The gaps between Comms Pros and the rest of the business are being bridged by social. You are the glue
I love symmetry! Some might call it OCD but I prefer even numbers over odd. There is something about balance in a relational sense that is calming. Now I type it out and read it again, it does sound a little weird, but do me a favour and don’t judge, I do have a point! Having worked in the tech industry for a long time now, I really quite enjoy how my profession as a communicator crosses over into the industry in which I primarily serve. Technology and communication are close bed fellows. And it is this hand in glove measure that is all powerful for comms pros today.
I was in Melbourne last week at Cisco Live and one of the key points I took away and agree with strongly is the concept of turning Big Data into wisdom. If you haven’t heard of Big Data before, it is capturing the digital trail of people and things in order to map patterns and identify better ways of getting stuff done. The thing is, numbers and analysis mean nothing if you don’t know the questions to ask and what the answers mean when they come back. Big Data is a big problem if you don’t know how to use it.
Social media drives much of this data today. It gives us key insights and offers referrals that are far more powerful than we’d ever previously had at our disposal. The concept of ‘crowd sourcing’ has been derived from this.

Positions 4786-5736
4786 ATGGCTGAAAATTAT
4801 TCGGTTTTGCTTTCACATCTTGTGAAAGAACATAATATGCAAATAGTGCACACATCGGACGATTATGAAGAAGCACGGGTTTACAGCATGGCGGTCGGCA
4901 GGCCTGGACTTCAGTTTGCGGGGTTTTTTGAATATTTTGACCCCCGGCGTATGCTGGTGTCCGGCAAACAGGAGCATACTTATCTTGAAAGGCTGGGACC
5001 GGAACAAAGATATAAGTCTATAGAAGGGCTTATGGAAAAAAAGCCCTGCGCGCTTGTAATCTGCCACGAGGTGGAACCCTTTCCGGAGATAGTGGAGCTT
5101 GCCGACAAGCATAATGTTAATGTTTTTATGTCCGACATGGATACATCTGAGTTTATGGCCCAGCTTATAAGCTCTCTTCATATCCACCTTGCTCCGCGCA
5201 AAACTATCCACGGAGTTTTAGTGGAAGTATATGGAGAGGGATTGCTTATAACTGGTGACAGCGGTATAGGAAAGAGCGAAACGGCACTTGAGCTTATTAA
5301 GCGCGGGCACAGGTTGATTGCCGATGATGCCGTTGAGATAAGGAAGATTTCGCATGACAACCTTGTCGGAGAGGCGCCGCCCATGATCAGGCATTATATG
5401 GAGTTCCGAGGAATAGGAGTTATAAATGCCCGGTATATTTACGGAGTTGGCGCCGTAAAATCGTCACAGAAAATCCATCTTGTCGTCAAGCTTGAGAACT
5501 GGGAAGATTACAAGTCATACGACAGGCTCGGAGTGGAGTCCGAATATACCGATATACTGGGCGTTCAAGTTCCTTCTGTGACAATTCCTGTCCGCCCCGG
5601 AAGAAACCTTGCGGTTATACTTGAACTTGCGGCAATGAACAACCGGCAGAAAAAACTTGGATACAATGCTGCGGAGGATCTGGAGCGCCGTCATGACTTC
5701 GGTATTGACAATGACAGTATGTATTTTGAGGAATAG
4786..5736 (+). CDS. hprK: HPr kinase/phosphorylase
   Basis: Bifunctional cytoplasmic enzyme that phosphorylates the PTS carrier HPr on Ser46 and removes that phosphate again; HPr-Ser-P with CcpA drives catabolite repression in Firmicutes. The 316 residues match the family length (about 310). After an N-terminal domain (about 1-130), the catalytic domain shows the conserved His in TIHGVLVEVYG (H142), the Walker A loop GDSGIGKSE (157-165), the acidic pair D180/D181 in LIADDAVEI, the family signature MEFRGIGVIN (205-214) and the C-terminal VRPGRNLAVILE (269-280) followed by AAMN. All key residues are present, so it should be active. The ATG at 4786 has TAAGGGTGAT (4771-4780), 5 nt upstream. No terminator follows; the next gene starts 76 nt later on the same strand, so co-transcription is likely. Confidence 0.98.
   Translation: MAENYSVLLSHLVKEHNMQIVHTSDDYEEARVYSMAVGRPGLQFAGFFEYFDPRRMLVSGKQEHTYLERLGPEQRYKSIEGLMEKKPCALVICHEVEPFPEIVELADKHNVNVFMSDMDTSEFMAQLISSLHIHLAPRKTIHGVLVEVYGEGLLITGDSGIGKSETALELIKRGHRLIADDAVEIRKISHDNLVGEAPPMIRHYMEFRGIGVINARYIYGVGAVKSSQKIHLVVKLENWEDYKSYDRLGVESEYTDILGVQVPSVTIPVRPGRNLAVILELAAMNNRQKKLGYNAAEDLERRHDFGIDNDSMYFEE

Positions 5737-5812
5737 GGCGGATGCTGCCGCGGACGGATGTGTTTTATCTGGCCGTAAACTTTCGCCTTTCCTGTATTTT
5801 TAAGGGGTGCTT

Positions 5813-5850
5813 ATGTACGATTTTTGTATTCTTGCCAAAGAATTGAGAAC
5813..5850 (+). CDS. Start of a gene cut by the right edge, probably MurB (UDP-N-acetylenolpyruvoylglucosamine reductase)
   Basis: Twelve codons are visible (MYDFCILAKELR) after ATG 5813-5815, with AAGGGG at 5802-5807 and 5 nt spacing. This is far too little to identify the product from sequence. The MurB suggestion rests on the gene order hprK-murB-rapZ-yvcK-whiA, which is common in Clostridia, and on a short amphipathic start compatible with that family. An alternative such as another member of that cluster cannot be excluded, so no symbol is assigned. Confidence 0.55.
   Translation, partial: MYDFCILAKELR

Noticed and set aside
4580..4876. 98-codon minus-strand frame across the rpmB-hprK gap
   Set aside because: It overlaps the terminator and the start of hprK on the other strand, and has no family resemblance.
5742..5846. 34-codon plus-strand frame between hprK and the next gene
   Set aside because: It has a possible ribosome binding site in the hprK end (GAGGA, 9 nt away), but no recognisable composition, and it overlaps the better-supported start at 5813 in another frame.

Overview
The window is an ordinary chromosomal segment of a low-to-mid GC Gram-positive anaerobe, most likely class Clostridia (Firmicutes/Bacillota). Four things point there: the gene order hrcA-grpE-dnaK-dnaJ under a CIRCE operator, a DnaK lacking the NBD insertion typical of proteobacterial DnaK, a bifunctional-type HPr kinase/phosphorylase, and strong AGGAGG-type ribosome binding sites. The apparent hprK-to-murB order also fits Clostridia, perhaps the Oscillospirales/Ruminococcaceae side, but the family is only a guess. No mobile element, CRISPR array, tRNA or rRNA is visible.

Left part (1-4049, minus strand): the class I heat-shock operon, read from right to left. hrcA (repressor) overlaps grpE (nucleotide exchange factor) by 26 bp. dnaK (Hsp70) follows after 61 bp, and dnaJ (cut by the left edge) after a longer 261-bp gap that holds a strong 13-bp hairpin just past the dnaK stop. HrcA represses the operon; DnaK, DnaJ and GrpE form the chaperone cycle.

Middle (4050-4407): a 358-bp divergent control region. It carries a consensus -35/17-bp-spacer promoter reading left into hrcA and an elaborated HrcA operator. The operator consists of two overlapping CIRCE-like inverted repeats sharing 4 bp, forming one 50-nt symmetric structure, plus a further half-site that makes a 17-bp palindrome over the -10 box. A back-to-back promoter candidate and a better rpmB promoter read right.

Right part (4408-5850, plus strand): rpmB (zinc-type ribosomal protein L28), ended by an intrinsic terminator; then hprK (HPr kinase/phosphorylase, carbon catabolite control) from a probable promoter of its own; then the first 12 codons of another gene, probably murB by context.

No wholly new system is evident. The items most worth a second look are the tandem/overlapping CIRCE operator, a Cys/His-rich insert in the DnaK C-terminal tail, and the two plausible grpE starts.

The first written use of the word “crowdsourcing” was by Steve Jurvetson in February 2006. He wrote “Crowdsourcing is an online, distributed problem-solving and production model”. Since then many businesses have benefited from the idea – the most obvious to me being freelance.com
freelance.com showcases the skills of qualified contractors/freelancers by letting you brief a job to a wide audience and allowing them to bid for it. If you are looking for new business, it’s a great way to get yourself out there, and if you are looking for different ideas without paying through the nose for them, this presents you with an outstanding option. Basically, global connectivity allows you to use the numbers to your advantage.
Interestingly in 2013, seven years after the concept of crowd sourcing came to light, the next big thing is leveraging social networks and big data to ensure you get the right staff in your business! This is a HR manager’s utopia. For a comms pro, it’s an amazing opportunity!
Having the right people can make all the difference to a business. It is so, so important! It can also be an expensive process, especially when you don’t get it right. Social media enables a cost effective, intelligent way to ‘staff source’!
As early adopters transition to the early majority with respect to staff sourcing, comms pros have the chance to put the food closer to the fish. It’s not to negate the need for HR, it’s to enhance the position of comms pros as educators of other functional departments where it makes sense. Social media sits perfectly in the comms pro’s kit bag and once again gives another reason for you to rightly claim more share of voice at the strategic end of the executive table.